All subjects were outpatients with unipolar nonpsychotic depression who were treated at the Depression Clinic at the CAMH and consented to be part of a clinical database. Criteria for entry into the database were: (a) a diagnosis of nonpsychotic major depressive disorder according to the DSM-IV, (b) a HAM-D – 17 item (HAM-D17) total score of 16 or greater, (c) no concurrent active medical illness and (d) absence of antidepressant medication for a minimum of 2 weeks before treatment initiation.

The treatment protocol for the clinical database requires patients to be treated and followed for at least 14 weeks but not more than 26 weeks.

HAM-D17 evaluations were available for baseline and endpoint. The items on the HAM-D17 that were most strongly associated with change in clinical status were used to develop a briefer scale. In addition, the score associated with full remission was determined. These data were then compared with other previously derived short forms of the HAM-D17 including the Bech Melancholia Scale (which uses items 1, 2, 7, 8, 10 and 13),5 the Gibbons Global Depression Severity Scale (items 1, 2, 3, 7, 9, 10, 11 and 14)6 and the Maier and Phillip Severity Subscale (items 1, 2, 7, 8, 9 and 10).7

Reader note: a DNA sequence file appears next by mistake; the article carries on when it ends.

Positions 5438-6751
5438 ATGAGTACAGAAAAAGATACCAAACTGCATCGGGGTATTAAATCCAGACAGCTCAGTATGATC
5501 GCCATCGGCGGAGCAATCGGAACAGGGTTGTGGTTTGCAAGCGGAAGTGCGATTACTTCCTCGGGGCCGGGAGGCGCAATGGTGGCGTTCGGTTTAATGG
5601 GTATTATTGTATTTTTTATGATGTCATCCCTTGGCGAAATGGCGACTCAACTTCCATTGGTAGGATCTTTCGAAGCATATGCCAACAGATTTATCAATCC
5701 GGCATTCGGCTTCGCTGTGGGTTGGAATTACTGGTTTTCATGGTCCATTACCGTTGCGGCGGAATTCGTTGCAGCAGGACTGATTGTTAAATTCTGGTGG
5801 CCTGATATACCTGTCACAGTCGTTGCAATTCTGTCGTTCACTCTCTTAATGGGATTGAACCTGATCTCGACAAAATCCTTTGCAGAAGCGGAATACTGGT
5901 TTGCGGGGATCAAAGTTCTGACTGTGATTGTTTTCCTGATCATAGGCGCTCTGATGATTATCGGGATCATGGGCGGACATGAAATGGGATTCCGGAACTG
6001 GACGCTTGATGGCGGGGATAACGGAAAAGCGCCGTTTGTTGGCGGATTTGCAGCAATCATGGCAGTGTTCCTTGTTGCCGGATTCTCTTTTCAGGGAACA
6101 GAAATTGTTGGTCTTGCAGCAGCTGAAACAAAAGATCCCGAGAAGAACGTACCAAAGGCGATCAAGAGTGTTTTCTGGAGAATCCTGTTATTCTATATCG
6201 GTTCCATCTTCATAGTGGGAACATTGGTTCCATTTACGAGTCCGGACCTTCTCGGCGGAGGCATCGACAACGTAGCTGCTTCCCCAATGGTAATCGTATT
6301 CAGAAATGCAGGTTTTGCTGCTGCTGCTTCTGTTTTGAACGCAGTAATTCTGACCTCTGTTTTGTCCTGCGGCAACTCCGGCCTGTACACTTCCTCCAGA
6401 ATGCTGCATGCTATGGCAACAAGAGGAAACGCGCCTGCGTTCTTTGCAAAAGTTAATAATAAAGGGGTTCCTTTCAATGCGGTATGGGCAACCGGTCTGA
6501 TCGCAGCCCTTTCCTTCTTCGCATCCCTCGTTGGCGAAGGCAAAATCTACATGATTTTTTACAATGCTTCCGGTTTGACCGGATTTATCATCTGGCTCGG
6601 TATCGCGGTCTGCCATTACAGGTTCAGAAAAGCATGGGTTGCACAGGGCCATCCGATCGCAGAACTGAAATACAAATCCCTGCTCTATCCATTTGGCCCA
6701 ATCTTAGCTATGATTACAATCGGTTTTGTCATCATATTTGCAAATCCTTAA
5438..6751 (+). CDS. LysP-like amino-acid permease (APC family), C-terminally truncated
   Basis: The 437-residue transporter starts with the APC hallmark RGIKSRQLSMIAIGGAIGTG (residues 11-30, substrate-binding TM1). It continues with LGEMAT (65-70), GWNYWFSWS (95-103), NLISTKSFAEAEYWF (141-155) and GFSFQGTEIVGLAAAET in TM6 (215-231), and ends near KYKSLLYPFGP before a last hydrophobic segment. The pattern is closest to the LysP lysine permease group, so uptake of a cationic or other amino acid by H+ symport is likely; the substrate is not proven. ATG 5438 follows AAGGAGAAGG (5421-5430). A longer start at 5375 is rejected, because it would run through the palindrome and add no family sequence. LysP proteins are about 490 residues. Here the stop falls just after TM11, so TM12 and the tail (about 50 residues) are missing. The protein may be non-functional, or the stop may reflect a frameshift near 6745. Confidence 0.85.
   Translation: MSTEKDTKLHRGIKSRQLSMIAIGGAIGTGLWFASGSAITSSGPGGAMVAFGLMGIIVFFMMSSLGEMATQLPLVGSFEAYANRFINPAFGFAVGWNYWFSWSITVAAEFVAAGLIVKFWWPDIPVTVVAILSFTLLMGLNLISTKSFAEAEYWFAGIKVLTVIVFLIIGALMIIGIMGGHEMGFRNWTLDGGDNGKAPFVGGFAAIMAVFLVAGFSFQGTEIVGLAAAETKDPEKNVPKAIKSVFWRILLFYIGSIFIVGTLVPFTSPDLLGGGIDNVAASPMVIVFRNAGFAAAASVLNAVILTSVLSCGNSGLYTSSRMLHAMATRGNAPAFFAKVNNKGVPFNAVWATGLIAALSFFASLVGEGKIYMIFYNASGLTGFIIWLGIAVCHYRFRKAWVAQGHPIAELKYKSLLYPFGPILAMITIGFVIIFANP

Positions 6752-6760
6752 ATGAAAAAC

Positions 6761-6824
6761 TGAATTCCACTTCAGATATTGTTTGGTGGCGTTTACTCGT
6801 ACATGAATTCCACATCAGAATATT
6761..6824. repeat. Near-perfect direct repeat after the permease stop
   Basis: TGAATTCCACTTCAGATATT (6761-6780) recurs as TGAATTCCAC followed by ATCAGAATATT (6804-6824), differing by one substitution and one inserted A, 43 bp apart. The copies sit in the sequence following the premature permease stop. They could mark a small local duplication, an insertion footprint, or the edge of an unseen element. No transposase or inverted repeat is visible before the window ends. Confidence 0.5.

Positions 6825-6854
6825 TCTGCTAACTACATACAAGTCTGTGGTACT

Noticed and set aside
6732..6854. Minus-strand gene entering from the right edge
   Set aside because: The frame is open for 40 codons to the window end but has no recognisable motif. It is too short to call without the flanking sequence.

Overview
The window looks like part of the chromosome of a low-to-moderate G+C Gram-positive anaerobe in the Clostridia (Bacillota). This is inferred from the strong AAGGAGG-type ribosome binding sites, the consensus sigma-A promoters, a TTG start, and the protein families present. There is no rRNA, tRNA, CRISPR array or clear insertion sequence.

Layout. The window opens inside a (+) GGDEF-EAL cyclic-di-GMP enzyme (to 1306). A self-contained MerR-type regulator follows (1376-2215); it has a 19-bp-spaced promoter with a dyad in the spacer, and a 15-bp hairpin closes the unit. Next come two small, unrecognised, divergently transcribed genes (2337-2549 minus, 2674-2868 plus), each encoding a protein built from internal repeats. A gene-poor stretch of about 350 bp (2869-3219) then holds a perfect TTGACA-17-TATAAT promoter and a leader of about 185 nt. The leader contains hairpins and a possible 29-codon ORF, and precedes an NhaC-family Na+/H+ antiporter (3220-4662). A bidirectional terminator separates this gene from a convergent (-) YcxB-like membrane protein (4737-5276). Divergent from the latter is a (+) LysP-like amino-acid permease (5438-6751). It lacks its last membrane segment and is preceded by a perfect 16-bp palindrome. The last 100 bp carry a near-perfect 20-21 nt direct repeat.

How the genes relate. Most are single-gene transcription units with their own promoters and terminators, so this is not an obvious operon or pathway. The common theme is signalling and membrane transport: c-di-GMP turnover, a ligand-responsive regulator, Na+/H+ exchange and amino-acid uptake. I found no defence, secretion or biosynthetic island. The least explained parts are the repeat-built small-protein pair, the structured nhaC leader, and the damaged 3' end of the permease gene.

Ratings were obtained from a sample of 292 (107 men, 185 women) patients with MDD. Of these, 200 (79 men, 121 women) were also rated at the end of the treatment. The average time from treatment initiation to protocol termination for those who completed the study was 20.0 (standard deviation 5.0) weeks.

Table 1 outlines the frequency of occurrence at baseline and the magnitude of change at the end of treatment for each of the 17 HAM-D items for the patients in the database. Depressed mood, guilt, suicide, insomnia (middle), difficulty with work and interests, psychic and somatic anxiety, as well as general somatic symptoms were reported by more than 70% of patients. Loss of insight and weight change were infrequent. With the exception of item 5 (middle insomnia), these items were also those that were most sensitive to change with treatment, exhibiting change scores (calculated as effect sizes [Cohen's d]) between 0.83 and 1.84. Insomnia was relatively less sensitive to change with treatment and was therefore not included in the final Toronto HAM-D7.